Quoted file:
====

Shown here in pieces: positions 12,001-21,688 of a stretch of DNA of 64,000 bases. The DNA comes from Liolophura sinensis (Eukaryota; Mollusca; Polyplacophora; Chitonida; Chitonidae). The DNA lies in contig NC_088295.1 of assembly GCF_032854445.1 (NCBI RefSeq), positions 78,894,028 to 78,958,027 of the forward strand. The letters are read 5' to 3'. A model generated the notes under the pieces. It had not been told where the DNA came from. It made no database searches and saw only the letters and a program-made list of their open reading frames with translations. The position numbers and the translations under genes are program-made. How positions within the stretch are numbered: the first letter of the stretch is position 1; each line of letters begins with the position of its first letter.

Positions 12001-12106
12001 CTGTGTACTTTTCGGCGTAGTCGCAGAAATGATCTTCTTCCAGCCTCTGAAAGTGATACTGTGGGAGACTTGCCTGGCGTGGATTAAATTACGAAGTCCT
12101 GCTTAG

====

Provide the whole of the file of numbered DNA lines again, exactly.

Shown here in pieces: positions 12,001-21,688 of a stretch of DNA of 64,000 bases. The DNA comes from Liolophura sinensis (Eukaryota; Mollusca; Polyplacophora; Chitonida; Chitonidae). The DNA lies in contig NC_088295.1 of assembly GCF_032854445.1 (NCBI RefSeq), positions 78,894,028 to 78,958,027 of the forward strand. The letters are read 5' to 3'. A model generated the notes under the pieces. It had not been told where the DNA came from. It made no database searches and saw only the letters and a program-made list of their open reading frames with translations. The position numbers and the translations under genes are program-made. How positions within the stretch are numbered: the first letter of the stretch is position 1; each line of letters begins with the position of its first letter.

Positions 12001-12106
12001 CTGTGTACTTTTCGGCGTAGTCGCAGAAATGATCTTCTTCCAGCCTCTGAAAGTGATACTGTGGGAGACTTGCCTGGCGTGGATTAAATTACGAAGTCCT
12101 GCTTAG